3. Ghosts: The adage is that if it was not documented it was not done. "Ghosts" refer to billing entries for patients that were never present or for services with equipment that were not in the office.
Example of Ghosts: (1) A patient presented to establish care a year ago, but failed to present for an annual evaluation. Although the patient did not present for care, the practice still bills for an evaluation, diagnostic imaging studies, or other clinical procedures. (2) A provider bills for analgesic but never purchased analgesic supplies.
Practical Considerations: A ghosting trend can be the result of simple human errors. For example, a patient may actually present for an evaluation, but the provider failed to document the evaluation or, in the context of EMRs, the encounter note was either not saved or was deleted. As a result, a subsequent records audit would support the conclusion that the patient had never actually presented for treatment and that the claim had been submitted fraudulently.
Understanding the Size of the Problem
In 2019, Medicaid reported that 65.7 million patients in the United States are enrolled as Medicaid and 6.6 million patients are enrolled CHIP beneficiaries. This number includes 2 million North Carolinians; 11.7 million Californians; 4.2 million Texans; 6.5 million New Yorkers; and 4.1 million Floridians. Looking at Medicare enrollments, CMS' July 2019 report showed that these population numbers have steadily increased over the past few years.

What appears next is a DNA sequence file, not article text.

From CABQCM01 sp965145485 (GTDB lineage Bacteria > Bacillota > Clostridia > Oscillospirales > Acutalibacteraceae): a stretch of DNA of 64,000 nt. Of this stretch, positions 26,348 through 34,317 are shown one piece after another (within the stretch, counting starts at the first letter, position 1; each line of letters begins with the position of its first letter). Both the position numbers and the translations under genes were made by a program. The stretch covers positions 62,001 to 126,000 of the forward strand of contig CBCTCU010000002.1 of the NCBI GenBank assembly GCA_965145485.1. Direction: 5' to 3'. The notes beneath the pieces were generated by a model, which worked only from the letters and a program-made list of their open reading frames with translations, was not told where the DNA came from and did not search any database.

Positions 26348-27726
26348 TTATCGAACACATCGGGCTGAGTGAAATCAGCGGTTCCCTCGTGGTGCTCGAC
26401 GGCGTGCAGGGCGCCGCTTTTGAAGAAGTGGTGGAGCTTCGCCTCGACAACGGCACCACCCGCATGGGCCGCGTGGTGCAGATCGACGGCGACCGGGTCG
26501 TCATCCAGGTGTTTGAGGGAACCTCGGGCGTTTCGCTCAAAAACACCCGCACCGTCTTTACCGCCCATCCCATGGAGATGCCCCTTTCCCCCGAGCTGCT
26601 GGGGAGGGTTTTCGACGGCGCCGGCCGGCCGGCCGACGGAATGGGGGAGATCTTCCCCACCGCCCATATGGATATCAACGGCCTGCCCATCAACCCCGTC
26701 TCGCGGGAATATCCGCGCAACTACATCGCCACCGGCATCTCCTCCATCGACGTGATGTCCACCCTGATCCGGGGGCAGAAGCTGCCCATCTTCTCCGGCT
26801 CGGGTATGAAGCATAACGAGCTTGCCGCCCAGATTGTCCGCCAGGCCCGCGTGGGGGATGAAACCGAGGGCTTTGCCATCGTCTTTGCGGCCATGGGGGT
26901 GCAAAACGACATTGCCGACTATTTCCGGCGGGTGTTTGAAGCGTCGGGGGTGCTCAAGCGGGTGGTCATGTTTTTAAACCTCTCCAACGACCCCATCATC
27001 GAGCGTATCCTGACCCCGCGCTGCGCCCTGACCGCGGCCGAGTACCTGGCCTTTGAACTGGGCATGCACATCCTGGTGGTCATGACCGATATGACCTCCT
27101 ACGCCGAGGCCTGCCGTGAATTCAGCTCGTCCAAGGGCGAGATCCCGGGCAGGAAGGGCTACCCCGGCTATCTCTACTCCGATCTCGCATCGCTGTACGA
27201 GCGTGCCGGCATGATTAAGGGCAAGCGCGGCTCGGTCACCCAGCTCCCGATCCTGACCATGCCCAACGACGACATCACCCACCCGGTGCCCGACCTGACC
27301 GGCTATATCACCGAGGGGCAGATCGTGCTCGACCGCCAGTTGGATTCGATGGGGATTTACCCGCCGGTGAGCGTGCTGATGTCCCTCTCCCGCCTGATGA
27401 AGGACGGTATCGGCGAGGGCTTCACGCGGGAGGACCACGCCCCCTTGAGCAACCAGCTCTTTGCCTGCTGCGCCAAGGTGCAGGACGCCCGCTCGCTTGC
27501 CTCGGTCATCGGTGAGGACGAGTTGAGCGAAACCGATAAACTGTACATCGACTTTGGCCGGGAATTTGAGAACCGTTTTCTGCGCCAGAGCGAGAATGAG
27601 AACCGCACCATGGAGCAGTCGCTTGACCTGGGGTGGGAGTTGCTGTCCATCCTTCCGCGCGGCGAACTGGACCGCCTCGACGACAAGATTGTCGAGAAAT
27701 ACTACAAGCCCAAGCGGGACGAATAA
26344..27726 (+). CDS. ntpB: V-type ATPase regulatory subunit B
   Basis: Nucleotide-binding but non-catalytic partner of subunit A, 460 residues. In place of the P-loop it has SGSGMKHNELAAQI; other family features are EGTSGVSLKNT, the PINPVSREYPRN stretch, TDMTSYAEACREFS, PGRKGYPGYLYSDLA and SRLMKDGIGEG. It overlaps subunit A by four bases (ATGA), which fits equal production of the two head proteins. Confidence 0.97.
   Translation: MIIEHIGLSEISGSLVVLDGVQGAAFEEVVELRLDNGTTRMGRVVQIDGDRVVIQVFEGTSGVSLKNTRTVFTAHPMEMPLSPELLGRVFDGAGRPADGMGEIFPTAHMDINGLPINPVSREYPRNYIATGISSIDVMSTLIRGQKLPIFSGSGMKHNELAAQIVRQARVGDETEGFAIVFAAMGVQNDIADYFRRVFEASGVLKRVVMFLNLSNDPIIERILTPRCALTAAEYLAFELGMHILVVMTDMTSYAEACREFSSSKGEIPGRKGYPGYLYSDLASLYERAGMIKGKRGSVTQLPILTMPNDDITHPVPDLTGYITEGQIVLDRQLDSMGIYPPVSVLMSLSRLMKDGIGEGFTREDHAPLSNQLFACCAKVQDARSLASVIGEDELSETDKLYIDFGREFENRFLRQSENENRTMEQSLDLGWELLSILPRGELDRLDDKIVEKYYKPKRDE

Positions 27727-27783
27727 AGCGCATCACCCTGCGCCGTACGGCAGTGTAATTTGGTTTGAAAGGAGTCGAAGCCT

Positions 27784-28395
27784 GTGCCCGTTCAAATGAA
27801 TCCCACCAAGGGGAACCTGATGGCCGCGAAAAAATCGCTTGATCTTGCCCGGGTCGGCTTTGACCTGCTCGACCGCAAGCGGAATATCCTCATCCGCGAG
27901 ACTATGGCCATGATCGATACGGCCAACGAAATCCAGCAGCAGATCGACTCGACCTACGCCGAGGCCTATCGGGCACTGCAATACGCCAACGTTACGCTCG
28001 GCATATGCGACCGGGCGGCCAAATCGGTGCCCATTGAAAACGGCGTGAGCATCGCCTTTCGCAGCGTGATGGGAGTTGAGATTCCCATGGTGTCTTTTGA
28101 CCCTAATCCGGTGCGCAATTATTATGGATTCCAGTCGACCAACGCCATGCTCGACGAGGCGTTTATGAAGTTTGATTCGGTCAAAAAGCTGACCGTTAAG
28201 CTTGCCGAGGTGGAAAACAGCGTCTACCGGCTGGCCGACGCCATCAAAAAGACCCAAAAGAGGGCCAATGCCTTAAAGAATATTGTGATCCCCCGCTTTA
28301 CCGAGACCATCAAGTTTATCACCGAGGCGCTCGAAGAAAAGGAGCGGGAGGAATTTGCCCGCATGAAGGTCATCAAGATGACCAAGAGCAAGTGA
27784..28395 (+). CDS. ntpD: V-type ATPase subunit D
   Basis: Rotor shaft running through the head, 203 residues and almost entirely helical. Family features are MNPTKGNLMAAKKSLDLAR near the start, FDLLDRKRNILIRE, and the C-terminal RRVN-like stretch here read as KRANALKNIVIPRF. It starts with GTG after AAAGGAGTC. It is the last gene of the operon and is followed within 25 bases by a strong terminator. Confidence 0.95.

In 2017, Medicare and Medicaid spent $705.9 billion and $581.9 billion, respectively, and constituted 20% and 17%, respectively, of healthcare expenditures across the country. The current estimates for FY 2019 (as of May 2, 2019), along with government estimates for 2020-2029, show that these expenditures will only continue to increase.
With expenses so high, it should come as no surprise to healthcare providers that the government has prioritized monitoring healthcare expenses for fraud and abuse. In January 2019, the Department of Justice announced that it had recovered $2.8 billion in false claims cases in 2018. In Medicare cases alone, the government has initiated 2,117 criminal actions, obtained 2,754 indictments, and obtained $3.3 billion in investigative receivables. More information on Medicaid prosecution numbers organized by state, including prosecutions, cases, and recovery amounts, here and here.